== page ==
names 'bastard' denying its inerrancy in the discrimination of what is
true. To quote his actual words: Of knowledge there are two forms, one
legitimate, one bastard. To the bastard belong all this group: sight,
hearing, smell, taste, touch. The other is legitimate and separate
from that. Then, preferring the legitimate to the bastard, he
continues: When the bastard can no longer see any smaller, or hear, or
smell, or taste, or perceive by touch, but finer matters have to be
examined, then comes the legitimate, since it has a finer organ of
In the Confirmations ... he says: But we in actuality grasp nothing
for certain, but what shifts in accordance with the condition of the
body and of the things (atoms) which enter it and press upon it.
As well as:
Democritus used to say that 'he prefers to discover a causality rather
than become a king of Persia'.
Ethics and politics
Heraclitus and laughing Democritus, from a 1477 Italian fresco,
Pinacoteca di Brera, Milan.
The ethics and politics of
Democritus come to us mostly in the form of
maxims. As such, the Stanford Encyclopedia of
Philosophy has gone as
far as to say that: "despite the large number of ethical sayings, it
is difficult to construct a coherent account of Democritus's ethical
views" and noting that there is a "difficulty of deciding which
fragments are genuinely Democritean".
He says that "Equality is everywhere noble", but he is not
encompassing enough to include women or slaves in this sentiment.
Poverty in a democracy is better than prosperity under tyrants, for
the same reason one is to prefer liberty over slavery. In his History
of Western Philosophy,
Bertrand Russell writes that
Democritus was in
love with "what the Greeks called democracy."
Democritus said that
"the wise man belongs to all countries, for the home of a great soul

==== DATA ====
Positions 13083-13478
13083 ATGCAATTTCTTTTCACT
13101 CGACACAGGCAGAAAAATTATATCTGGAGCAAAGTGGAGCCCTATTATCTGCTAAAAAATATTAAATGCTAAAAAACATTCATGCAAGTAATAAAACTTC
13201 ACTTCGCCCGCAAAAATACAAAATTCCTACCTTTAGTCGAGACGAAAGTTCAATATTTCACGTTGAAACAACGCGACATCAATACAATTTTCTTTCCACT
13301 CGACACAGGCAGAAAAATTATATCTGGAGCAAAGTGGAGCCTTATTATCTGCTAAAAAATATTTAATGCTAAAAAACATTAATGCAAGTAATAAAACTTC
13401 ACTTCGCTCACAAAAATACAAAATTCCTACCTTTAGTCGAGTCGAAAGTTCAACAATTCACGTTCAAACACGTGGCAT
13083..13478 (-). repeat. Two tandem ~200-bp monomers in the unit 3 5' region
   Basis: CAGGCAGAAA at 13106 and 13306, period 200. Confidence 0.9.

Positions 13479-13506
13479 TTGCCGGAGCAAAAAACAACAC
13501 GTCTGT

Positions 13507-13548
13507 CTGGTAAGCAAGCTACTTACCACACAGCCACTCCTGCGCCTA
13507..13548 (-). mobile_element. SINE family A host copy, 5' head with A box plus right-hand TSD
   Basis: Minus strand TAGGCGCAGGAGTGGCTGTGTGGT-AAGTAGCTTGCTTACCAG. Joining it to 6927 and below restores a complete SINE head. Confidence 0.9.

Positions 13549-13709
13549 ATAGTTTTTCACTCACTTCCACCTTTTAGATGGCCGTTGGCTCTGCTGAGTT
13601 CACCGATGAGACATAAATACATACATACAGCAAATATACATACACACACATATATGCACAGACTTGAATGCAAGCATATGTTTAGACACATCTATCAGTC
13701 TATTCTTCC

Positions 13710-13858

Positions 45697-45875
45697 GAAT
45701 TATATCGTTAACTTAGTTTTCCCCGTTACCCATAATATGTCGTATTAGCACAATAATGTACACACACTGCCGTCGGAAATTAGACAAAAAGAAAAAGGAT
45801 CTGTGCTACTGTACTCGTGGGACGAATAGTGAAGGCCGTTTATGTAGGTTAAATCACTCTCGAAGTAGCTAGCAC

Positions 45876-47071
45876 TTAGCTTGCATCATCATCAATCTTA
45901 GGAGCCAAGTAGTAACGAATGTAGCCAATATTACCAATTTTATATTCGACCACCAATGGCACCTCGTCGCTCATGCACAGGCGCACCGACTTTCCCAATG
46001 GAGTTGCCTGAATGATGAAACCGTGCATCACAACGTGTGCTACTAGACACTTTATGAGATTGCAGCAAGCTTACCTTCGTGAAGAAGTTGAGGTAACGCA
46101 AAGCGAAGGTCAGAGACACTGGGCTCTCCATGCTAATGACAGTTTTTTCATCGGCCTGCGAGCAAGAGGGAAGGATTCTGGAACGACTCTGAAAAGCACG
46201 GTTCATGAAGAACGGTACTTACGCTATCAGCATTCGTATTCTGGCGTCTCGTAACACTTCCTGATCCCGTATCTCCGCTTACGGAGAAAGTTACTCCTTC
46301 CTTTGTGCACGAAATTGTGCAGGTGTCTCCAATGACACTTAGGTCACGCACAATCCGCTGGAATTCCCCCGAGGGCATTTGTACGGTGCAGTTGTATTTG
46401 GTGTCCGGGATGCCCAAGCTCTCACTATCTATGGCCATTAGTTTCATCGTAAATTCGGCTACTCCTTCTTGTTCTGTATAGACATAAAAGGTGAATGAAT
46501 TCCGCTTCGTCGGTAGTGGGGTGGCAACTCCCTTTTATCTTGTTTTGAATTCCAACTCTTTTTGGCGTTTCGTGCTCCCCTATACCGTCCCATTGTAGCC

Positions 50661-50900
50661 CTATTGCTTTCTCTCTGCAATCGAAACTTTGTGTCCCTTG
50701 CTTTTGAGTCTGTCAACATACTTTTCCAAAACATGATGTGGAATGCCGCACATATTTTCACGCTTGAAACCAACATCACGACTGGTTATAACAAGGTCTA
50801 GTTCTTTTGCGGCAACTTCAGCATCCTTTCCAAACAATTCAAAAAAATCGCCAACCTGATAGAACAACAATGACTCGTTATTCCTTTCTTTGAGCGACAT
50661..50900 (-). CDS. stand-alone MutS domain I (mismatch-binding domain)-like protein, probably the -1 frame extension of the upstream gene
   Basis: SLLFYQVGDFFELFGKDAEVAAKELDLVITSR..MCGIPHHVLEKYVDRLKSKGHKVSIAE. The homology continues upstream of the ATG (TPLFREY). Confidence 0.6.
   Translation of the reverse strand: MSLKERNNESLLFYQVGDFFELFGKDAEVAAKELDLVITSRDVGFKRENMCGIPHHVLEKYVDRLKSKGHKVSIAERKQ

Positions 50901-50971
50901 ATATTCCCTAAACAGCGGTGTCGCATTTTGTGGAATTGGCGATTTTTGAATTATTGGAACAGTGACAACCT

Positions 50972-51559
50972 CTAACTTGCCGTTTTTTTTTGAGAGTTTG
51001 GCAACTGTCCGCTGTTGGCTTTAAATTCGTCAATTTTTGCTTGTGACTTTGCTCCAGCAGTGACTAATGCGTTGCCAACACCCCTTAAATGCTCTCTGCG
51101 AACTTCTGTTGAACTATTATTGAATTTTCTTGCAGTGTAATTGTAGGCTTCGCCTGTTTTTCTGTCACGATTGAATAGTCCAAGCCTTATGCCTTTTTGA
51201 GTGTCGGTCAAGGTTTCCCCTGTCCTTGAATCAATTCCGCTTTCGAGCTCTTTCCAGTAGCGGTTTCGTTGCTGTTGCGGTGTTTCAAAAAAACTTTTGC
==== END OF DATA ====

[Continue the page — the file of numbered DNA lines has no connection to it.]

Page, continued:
is the whole world."
Democritus wrote that those in power should
"take it upon themselves to lend to the poor and to aid them and to
favor them, then is there pity and no isolation but companionship and
mutual defense and concord among the citizens and other good things
too many to catalogue". Money when used with sense leads to generosity
and charity, while money used in folly leads to a common expense for
the whole society—excessive hoarding of money for one's children is
avarice. While making money is not useless, he says, doing so as a
result of wrongdoing is the "worst of all things". He is on the whole
ambivalent towards wealth, and values it much less than
self-sufficiency. He disliked violence but was not a pacifist: he
urged cities to be prepared for war, and believed that a society had
the right to execute a criminal or enemy so long as this did not
violate some law, treaty, or oath.
Goodness, he believed, came more from practice and discipline than
from innate human nature. He believed that one should distance oneself
from the wicked, stating that such association increases disposition
to vice. Anger, while difficult to control, must be mastered in order
for one to be rational. Those who take pleasure from the disasters of
their neighbors fail to understand that their fortunes are tied to the
society in which they live, and they rob themselves of any joy of
Democritus believed that happiness was a property of the
soul. He advocated a life of contentment with as little grief as
possible, which he said could not be achieved through either idleness